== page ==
Aquaculture production has grown enormously in recent years and among that penaeid shrimps are one of the most important cultured species worldwide especially in Asia due to their high economic value and export (Sekar et al., 2014). Approximately more than 5 million Mt of shrimps are annually produced but the current global demand for both the wild and farmed shrimp is approximately more than 6.5 million Mt per annum (Karthik et al., 2014). To overcome this, many shrimp farms are being created throughout the world to solve this increasing food demands (FAO., 2012). However, in recent years the shrimp farming ponds in many of these countries have declined due to persistent disease problem. Rather than White spot syndrome virus (WSSV), the luminous bacterium Vibrio harveyi has been associated with many of the disease out breaks and it has been spread worldwide and caused large scale mortalities and economic loss in shrimp culture particularly in Asia (Danya and Jagadish, 2014). Due to the continuous outbreak of this WSSV disease in Penaeus monodon culture leading to loss of shrimp culture in India the farmers are seriously looking for alternative shrimp species for culture. In 2008, the Coastal Aquaculture Authority of India (CAA) introduced a new shrimp species Litopenaeus vannamei as an alternative penaeid species in India to culture and export. The penaeid shrimp Litopenaeus vannamei exhibits fast growth rate and its culture period is significantly reduces compared to Penaeus monodon, thus the Litopenaeus vannamei has been established as alternative to Penaeus monodon to shrimp farming in several countries such as, East, Southeast and South Asia (Karuppasamy et al., 2013). Fisheries in the East coast of India comprising of the coastal areas of Tamil Nadu, Andhra Pradesh, Orissa and West Bengal are dominated by shrimp culture. The rapid expansion of shrimp aquaculture has resulted in serious consequences mostly related to environmental impacts and over-dependence on the use of fish meal as the main protein ingredient in shrimp feeds (Porchas Cornejo et al., 2011). Continuous culture of shrimp over the past few years might have caused the increase of shrimp-pathogenic Vibrio harveyi in the culture systems and related environments. Although, many of the farms might have employed thorough pond preparation techniques, these bacteria would have passed over into succeeding cultures as they are protected by the biofilms. Bacterial biofilms are notably resistant to drying and disinfection (Paclibare et al., 1998). Karunasagar et al. (1996) found that Vibrio harveyi can survive in sediments that are treated with high doses of disinfectants. Because of the difficulty in reducing the concentration of pathogenic bacteria in shrimp ponds by conventional chemical disinfection, other effective means such as biological control should be explored.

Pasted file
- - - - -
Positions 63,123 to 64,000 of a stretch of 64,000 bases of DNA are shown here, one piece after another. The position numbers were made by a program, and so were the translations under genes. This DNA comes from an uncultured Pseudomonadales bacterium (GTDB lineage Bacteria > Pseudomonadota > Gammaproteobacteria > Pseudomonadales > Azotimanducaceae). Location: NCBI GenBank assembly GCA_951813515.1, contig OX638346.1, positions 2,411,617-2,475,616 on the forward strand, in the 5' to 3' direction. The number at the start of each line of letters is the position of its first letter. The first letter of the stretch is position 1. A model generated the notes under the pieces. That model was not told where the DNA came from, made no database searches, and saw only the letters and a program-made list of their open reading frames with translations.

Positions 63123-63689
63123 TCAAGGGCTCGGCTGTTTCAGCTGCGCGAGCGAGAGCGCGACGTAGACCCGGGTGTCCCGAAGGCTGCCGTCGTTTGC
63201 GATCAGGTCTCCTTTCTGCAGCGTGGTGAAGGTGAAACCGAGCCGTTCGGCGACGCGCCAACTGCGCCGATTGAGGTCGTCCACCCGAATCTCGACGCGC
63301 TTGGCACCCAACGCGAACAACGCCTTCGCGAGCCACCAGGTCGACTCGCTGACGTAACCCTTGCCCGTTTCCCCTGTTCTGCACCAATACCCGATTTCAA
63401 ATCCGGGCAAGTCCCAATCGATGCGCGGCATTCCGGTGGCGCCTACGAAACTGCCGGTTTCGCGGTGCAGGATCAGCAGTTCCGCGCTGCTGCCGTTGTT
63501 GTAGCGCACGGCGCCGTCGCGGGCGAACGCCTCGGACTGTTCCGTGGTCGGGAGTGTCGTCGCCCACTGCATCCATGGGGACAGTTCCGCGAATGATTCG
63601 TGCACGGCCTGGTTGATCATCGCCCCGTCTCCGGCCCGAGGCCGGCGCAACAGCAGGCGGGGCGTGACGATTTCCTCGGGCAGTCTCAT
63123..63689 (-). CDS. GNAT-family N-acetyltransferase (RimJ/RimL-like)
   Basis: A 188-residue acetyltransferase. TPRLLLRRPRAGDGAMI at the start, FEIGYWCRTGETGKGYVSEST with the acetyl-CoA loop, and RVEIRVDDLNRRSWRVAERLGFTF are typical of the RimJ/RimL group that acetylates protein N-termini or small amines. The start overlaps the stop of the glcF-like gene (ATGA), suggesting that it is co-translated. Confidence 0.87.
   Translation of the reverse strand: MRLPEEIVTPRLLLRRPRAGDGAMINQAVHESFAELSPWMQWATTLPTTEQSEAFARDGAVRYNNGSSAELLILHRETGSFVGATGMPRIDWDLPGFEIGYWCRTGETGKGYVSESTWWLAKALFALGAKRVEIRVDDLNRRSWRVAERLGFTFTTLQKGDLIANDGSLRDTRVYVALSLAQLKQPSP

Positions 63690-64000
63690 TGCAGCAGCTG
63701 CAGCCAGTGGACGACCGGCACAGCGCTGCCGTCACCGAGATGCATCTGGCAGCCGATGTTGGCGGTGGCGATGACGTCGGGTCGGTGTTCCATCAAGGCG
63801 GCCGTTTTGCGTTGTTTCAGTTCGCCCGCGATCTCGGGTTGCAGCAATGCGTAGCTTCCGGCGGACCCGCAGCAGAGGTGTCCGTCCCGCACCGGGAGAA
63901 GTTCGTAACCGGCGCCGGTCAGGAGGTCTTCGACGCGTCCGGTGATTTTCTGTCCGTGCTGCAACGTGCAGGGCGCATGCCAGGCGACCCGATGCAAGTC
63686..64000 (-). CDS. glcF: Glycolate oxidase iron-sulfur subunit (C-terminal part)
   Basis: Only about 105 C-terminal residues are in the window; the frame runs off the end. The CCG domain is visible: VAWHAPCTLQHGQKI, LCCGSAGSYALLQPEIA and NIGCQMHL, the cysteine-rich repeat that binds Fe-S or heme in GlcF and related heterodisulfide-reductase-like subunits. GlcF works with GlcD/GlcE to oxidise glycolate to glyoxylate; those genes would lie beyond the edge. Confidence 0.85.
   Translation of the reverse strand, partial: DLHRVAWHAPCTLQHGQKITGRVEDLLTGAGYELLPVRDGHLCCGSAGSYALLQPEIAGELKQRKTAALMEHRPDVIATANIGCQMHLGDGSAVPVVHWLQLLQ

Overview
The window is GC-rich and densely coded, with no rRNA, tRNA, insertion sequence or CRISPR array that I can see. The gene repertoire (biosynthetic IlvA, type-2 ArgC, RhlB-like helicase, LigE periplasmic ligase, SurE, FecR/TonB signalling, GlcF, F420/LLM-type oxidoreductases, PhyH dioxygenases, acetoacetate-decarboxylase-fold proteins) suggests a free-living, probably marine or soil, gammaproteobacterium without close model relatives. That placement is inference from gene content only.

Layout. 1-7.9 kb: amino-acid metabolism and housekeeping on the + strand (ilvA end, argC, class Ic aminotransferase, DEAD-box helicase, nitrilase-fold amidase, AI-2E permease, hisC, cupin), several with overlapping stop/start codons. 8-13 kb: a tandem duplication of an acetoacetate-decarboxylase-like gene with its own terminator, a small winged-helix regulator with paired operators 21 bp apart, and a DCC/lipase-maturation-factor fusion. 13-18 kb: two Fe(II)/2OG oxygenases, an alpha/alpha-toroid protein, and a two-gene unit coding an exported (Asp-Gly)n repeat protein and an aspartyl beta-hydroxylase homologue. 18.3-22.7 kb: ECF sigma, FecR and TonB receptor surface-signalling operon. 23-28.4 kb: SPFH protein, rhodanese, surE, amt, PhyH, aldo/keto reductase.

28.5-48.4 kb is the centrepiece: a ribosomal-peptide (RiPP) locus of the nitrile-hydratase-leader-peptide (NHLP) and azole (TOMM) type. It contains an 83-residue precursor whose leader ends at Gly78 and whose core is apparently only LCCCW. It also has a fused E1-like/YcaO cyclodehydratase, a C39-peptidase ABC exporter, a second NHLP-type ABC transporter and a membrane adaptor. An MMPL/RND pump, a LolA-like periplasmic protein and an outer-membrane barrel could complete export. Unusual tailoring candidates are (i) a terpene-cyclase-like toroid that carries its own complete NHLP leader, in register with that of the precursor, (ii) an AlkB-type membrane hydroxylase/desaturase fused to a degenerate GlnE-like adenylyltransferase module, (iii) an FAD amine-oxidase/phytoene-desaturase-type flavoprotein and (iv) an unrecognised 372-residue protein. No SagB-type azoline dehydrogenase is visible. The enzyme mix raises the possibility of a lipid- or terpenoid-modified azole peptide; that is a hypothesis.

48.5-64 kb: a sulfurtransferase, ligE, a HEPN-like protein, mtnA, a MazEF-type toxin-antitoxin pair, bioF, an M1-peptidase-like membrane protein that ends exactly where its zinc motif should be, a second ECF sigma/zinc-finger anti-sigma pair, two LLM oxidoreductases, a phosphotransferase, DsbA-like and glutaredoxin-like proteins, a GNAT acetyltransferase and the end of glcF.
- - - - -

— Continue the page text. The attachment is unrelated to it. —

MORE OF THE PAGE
Several management strategies have been developed to minimize the impacts of shrimp aquaculture, including the use of low or zero water exchange, recirculating systems, adoption of alternative feed ingredients and feeding strategies, polyculture rotation techniques and the use of natural feed (Thakur and Lin, 2003; Casillas-Hernandez et al., 2007; Muangkeow et al., 2007; Chi et al., 2009; Krummenauer et al., 2010; Markey et al., 2010; Porchas Cornejo et al., 2011). Assuming probiotics can reduce pathogenic bacteria in shrimp ponds, the method may still not be cost-effective to small farms because high amounts of the costly probiotic products must be added to the ponds frequently. The second approach, i.e., crop rotation for disease control in shrimp cultures is not yet widely recognized although it is already an established practice in agriculture (Sieczka, 1989; Reeves et al., 1984; Kommendahl and Todd, 1991) and suggested for adoption in shrimp farming.